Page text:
I had already graduated when I played my last season of softball.
It was in the summer, and instead of having 80 teams we probably had closer to 20.
Even though I graduated I got a job in the intramural office. I had a job in the intramural office during my senior year. I was in charge of softball and probably a couple of other sports. Since I was employed by the school I was able to play.
My team was a conglomeration of three different teams.
Dennis Kenney played on that team as did one of my roommates, Andy Cotellis. My catcher.
I forgot to mention we all had nicknames. That second year someone decided the name of the team should be the Penthouse Paupers because we were almost in the penthouse. As mentioned earlier, that was a girl's floor. That first season I wasn't in charge but that soon changed.
Like fraternities and dorms, we decided to get uniform shirts. I think they were powder blue, complete with nicknames on the back.
Dennis became Space. Rick Mottern was Beaver. Andy became Grog. And Jerry Gambito, probably the best intramural player in the school history, became Goomba.
I didn't yet have a nickname. Hey, I was enjoying being Rick instead of Rich or Richie.
But I needed a nickname for my shirt.
So, I went back to my high school days and used a name that was part of my high school journal that sophomore or junior year.
My journal started without a name. But soon I decided it needed something.
I started calling it Mr. Muldoon.
Then I gave it a first name, Harry Muldoon.
Finally, I had a contest to give it a middle name.
There were two names I was fond of and my journal was subsequently called Harry Rufus Coatsworth Muldoon.
Or Harry R.C. Muldoon for short.
Rufus became my nickname.
I wanted a nickname people would remember.
I became Rufus.
Everybody remembered Rufus. But that's another blog for another day.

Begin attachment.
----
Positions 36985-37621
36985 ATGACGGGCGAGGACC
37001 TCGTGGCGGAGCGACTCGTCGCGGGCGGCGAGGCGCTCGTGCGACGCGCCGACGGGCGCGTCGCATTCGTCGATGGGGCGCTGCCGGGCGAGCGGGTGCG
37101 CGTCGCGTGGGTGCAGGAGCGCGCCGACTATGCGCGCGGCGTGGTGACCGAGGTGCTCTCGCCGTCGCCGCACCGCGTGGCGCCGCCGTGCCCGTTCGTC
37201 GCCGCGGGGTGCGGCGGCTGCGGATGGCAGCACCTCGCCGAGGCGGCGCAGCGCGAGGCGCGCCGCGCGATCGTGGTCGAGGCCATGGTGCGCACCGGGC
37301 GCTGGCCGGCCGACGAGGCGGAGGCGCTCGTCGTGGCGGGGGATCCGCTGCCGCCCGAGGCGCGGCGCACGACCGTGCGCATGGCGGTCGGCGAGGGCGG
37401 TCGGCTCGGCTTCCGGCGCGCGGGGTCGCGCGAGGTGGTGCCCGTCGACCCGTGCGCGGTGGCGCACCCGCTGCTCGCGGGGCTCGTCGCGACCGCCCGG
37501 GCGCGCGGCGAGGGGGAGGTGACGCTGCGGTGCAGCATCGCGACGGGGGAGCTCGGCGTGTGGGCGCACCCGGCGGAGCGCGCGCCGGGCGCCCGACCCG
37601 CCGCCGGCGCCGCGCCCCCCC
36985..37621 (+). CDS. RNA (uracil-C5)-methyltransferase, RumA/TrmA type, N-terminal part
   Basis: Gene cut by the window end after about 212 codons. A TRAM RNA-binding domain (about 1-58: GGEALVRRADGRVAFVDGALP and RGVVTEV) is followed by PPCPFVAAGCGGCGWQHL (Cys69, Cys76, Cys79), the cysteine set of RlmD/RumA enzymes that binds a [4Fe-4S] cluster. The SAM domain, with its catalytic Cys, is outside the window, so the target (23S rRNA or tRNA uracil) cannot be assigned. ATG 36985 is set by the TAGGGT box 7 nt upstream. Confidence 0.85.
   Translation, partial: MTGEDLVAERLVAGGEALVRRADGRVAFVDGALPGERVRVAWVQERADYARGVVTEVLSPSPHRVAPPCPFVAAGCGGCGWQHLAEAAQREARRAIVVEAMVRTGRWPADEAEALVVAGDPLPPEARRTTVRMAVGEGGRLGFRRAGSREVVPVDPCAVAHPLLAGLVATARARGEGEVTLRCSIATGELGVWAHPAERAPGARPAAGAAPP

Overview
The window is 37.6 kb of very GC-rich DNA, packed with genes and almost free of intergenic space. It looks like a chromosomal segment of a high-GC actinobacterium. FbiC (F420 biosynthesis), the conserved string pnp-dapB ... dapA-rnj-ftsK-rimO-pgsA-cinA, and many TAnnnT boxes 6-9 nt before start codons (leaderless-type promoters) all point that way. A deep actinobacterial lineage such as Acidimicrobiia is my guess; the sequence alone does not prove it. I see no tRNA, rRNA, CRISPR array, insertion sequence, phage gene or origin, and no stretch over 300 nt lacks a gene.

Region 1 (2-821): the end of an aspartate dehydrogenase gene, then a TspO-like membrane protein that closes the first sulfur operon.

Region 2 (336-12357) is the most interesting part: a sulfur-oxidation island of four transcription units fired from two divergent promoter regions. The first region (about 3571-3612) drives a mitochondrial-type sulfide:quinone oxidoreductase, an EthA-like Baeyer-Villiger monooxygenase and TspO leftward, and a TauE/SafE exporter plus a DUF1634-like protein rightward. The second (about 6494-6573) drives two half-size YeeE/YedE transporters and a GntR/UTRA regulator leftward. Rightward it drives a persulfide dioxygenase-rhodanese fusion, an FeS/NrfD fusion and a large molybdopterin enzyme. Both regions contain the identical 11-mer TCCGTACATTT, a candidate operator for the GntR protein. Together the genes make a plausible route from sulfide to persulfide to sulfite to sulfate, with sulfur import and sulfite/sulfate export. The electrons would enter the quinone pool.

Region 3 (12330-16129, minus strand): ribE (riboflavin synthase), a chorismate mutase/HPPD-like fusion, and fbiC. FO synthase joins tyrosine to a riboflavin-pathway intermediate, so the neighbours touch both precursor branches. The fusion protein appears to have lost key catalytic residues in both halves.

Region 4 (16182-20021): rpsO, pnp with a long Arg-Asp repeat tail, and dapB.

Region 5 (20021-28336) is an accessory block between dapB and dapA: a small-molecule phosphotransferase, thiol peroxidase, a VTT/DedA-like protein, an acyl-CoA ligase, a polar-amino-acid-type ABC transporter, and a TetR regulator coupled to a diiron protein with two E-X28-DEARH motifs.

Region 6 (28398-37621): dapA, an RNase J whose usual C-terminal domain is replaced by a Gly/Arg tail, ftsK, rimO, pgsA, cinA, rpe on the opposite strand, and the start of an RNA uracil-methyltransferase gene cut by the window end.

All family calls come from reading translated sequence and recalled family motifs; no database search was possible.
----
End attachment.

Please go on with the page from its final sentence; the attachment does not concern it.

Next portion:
The name stuck for a long time.
My wife Nancy's family called me Rufus for about 10 years. I don't know when Rufus became Rick again. Probably when I was trying to become more professional. But I can't remember when that happened.
Getting back to that softball team the summer after I graduated. We were good, really good. And we made it to the championship game. We should have won it all. But were only runners-up.
I wish I could remember some of the names on that team. We had some really good players on it.
Oh yeah, I forgot to mention the team's name.
We were Rufus' Restaurant.
We didn't vote on it. I was the coach. And I submitted the papers.
It was kind of funny because most of my teammates were heated rivals the two years prior.
It was really good to play on the same team as them.
Still, we lost that game, something like 2-0. So we went out drinking. We started singing songs from the Wizard of Oz. And it turned defeat into a sort of victory.
I can remember which character I was. Maybe the Lion or the Scarecrow.
But not Dorothy.
One of the best parts of that summer was when I asked the sports editor if I could write a softball column.
It was my first writing experience.
My byline: R. Rufus Reed.
The editor said he couldn't pay me, and I'm thinking, "I could have been paid for writing sports."
But that's also another blog for another day.
Still, the best part was the name of the team.
And I've resurrected Rufus' Restaurant over the years.
But that first squad became my favorite.
Author and historian Rick Reed has been writing about Florida's Lake and Sumter counties since 1991 in The Daily Commercial, The Lake Sentinel and Lake Magazine. His Reminisce column, which looks at local history in Lake and Sumter counties has appeared in The Daily Commercial since 1998. He served as the City curator of the Leesburg Historical Museum from 2003 to 2008 and wrote the Sesquicentennial History of Leesburg in 2008, a 240-plus page book of Leesburg’s history.